xpensive wrote:- Round that off to 600 sq.mm area and estimate the force to 4000 N/sin 30, that's just a 13 Mpa compression stress.
- When Aluminium has a modulus of 70 GPa, that's a compression of only 0.10 mm for a 500 mm rod, is that significant?
- A 500 mm Aluminium rod with a 600 sq.mm cross-section would weigh 800 g, how much do you save with carbon fiber?
- As for the buckling force, you need to know the Area moment of inertia, which I have no means of estimating,
but a 55*15 mm rectangular profile, 500 mm long and free at both ends, would take 39 000 N to buckle.
Conclusively: What do you really gain with the carbon fiber rod, stiffness, weight or buckling-strength?
mep wrote:Well if you have in mind that carbon fibre has a modulus of 170-700GPa and a density of 1.85 g/cm³ + very good resistance to corrosion and fatigue then it should be clearly the better material.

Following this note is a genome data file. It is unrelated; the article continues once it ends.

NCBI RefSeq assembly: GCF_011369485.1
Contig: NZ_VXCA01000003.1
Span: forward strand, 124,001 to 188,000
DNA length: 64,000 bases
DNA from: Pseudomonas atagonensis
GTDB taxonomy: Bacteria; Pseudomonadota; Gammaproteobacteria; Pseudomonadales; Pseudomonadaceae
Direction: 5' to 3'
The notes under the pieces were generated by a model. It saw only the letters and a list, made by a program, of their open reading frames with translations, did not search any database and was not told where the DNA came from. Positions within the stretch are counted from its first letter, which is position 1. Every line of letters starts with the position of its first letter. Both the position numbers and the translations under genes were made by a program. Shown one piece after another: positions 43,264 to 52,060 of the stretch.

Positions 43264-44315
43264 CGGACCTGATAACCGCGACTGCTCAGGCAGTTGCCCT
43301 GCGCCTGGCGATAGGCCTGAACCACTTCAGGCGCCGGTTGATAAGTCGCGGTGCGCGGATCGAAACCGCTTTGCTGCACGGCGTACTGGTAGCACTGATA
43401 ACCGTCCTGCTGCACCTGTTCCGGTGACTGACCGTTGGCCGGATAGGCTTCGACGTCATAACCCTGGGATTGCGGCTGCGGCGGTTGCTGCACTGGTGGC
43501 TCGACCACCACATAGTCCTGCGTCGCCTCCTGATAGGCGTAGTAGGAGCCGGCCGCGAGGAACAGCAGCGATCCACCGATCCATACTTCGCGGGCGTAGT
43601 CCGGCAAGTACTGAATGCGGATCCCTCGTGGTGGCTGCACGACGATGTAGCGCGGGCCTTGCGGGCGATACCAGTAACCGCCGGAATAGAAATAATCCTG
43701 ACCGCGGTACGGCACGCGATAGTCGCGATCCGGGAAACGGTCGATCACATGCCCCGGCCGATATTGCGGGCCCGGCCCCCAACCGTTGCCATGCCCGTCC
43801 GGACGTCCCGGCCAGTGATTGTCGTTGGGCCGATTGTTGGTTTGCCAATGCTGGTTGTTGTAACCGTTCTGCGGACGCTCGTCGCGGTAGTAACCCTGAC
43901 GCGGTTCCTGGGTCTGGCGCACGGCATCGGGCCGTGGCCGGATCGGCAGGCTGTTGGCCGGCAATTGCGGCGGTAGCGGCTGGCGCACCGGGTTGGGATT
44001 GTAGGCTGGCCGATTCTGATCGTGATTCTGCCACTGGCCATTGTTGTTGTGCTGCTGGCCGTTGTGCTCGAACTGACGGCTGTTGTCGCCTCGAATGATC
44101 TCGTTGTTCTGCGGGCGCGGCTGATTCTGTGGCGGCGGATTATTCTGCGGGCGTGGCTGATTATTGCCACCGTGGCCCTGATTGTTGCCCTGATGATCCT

However in the may issue of racecar engineering there is article saying that Mclaren has build a full aluminium front wing in 2009!
Also they say that the current wing has a 2-3kg aluminium spar milled from one 160kg solid aluminium block.
Milling away 158kg of aluminium seems to be the absolute waste of material and time for me.
marcush. wrote:but what about compression ? I thoght carbon was not a good thing in terms of compression capabilities..
riff_raff wrote:This discussion of the relative merits of composite vs metal for pushrods is very interesting.
There are some applications where metals can still outperform composites. A good example is the fan blades of large turbofan engines. Rolls-Royce still uses titanium because they can make titanium blades thinner and more aerodynamically efficient than using composite.
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